Malaysian pilgrims start returning home at end of smooth haj season

Sofea Chok Suat Ling

MAKKAH: The first batch of Malaysian haj pilgrims are returning home tomorrow after completing their haj.

Pilgrims from other countries have also started departing the holy city after successfully performing the fifth pillar of Islam.

Tabung Haji (TH) head of the Malaysian 1439H haj delegation Datuk Seri Syed Saleh Syed Abdul Rahman said there would be 81 flights back to Malaysia, of which 47 would be departing from Jeddah and the rest from Madinah.

Tabung Haji (TH) head of the Malaysian 1439H haj delegation Datuk Seri Syed Saleh Syed Abdul Rahman.

"The flights from Jeddah would be from Aug 29 to Sept 15, and Sept 11 to 25 from Madinah.

"The first flight would depart on Aug 29 from Jeddah at 3.05am (local time) and arrive at the Kuala Lumpur International Airport the same day at 4.45pm (Malaysian time)

"The last flight would depart from Madinah on Sept 25 at 2.10pm (local time) and arrive in Malaysia on Sept 26 at 3.40am (Malaysian time)," he told Malaysian media in a press conference at TH headquarters Abraj Al-Janadriyah here.

Syed Saleh had earlier attended a ceremony to fete TH volunteers called Sahabat Maktab who had worked tirelessly to help fellow pilgrims in need.

The last of the 2.37 million pilgrims from around the world completed their tawaf and saie here last Friday, bringing the five-day haj season this year to a close.

For the tawaf, pilgrims prayed and walked in a circle around the Kaabah seven times in a counterclockwise direction. This is meant to express the devotion of Muslims to the one God.

Saie between the hills of Safa and Marwah, now housed within the Grand Mosque complex, was carried out after tawaf.

The rite commemorates the actions of Hajar, the wife of Prophet Ibrahim who ran seven times between the hills in search of water for her son.

A total of 2,371,675 pilgrims had travelled here for this year's haj, 1.75 million of whom were from outside Saudi Arabia, according to Saudi's Ministry of Culture and Information's Centre for International Communication (CIC).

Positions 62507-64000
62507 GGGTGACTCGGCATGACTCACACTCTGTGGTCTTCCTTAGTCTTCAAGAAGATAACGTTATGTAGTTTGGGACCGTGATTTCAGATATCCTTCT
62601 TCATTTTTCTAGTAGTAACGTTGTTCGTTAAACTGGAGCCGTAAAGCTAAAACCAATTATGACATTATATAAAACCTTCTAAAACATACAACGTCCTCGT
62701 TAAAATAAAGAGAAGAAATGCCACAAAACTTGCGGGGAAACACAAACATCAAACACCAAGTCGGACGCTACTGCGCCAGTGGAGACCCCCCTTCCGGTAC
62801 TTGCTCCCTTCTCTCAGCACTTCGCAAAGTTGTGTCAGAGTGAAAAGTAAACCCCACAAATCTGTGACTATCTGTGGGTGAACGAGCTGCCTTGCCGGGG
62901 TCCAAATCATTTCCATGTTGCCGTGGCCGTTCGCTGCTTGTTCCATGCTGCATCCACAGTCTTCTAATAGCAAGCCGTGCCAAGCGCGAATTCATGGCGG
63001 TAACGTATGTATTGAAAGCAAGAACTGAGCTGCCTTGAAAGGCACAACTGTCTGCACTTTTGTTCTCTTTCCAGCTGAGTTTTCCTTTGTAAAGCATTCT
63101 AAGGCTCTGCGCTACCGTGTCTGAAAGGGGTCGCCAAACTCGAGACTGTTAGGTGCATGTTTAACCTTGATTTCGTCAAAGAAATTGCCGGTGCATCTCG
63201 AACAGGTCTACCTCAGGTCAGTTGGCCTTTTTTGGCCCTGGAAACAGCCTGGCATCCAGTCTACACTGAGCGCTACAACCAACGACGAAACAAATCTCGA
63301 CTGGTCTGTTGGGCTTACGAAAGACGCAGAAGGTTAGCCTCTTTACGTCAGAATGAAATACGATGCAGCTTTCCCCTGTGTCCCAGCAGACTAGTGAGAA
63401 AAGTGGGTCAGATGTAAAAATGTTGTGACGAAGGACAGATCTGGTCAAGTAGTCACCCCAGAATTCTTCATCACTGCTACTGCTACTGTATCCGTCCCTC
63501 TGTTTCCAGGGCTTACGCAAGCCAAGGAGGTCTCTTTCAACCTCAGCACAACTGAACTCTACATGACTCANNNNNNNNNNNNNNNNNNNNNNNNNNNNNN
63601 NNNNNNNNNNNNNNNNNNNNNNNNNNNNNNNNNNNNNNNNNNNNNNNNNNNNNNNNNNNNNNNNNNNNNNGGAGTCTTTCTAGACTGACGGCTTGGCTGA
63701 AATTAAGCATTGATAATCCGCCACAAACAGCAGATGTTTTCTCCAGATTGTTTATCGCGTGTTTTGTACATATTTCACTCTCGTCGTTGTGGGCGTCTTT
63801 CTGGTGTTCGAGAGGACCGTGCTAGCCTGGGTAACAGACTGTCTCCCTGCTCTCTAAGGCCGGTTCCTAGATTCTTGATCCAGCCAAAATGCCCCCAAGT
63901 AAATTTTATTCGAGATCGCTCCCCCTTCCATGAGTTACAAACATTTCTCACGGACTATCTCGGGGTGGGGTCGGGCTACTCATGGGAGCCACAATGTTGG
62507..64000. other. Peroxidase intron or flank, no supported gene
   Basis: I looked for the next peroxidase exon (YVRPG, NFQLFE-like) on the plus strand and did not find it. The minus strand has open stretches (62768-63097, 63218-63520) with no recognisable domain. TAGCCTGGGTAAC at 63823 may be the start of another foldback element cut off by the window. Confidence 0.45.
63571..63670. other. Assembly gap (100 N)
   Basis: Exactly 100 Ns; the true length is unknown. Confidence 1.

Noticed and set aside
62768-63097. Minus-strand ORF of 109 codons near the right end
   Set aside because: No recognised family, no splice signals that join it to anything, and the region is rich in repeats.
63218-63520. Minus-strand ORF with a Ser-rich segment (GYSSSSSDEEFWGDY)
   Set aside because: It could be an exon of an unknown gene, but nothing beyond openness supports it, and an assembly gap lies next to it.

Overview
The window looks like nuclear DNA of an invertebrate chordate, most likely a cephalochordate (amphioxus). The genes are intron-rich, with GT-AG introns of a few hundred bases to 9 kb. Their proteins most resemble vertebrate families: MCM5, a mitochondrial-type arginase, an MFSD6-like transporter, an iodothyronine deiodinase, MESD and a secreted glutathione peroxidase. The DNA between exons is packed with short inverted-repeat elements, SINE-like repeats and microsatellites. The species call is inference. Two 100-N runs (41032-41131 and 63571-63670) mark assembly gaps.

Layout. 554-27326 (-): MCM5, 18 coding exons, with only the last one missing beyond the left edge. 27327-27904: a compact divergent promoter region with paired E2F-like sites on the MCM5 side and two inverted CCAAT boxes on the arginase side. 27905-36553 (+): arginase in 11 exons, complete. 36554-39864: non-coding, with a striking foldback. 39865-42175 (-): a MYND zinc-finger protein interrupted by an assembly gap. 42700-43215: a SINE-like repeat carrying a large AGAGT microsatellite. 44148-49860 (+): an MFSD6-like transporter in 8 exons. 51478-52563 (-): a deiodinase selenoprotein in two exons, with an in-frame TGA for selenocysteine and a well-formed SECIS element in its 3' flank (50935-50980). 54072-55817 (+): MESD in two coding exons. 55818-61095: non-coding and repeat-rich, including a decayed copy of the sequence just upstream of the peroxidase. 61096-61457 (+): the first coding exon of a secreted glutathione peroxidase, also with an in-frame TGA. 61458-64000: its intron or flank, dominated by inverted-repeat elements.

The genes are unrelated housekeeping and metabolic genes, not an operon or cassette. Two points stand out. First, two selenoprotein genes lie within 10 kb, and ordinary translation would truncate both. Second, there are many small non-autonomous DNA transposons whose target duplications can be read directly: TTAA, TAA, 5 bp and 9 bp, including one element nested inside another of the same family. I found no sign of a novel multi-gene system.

One million pilgrims came from Asia, and 166,063 arrived from African countries.

A total of 88,601 pilgrims travelled from European countries, while 24,992 pilgrims came from the United States and Australia. A total of 34,140 came from Gulf Cooperation Council (GCC) countries.

A total of 287,300 civilians and military personnel were deployed at the holy sites.

Syed Saleh said the haj season this year ran very smoothly, with no major untoward incidents, calamities and epidemics.

"I would like to thank the Saudi authorities as well as all TH personnel who have ensured the smooth running of this year's haj.

"Malaysian pilgrims also got the attention of the Saudi government for keeping their tent sites as clean as before they moved in. Our tent sites were acknowledged as the cleanest among all countries

"We did not think our cleanliness campaign would be this successful but we are glad we got the cooperation of all."

He said work to ensure the smooth running of the haj season next year would commence soon with several post-mortem sessions.

"We will also take into account the feedback from pilgrims through the forms we distributed manually and electronically in the Holy Land.

"TH will be in communications with the Saudi authorities throughout the year to plan and organise for the 1440H haj season."

To ensure a smooth departure process, Malaysian pilgrims departing the Holy Land are required to check in their luggage bags two days in advance.

Under the initiative called "city check-in", bags are weighed at pilgrims' accommodation buildings, tagged and checked in directly. Pilgrims only need to bring their hand luggage with them when they board buses to the airport.

Their baggage is brought in advance to the airport on trucks. They collect their luggage only upon arrival in Malaysia.

Datuk Seri Syed Saleh Syed Abdul Rahman (center) at a ceremony to fete TH volunteers called Sahabat Maktab.

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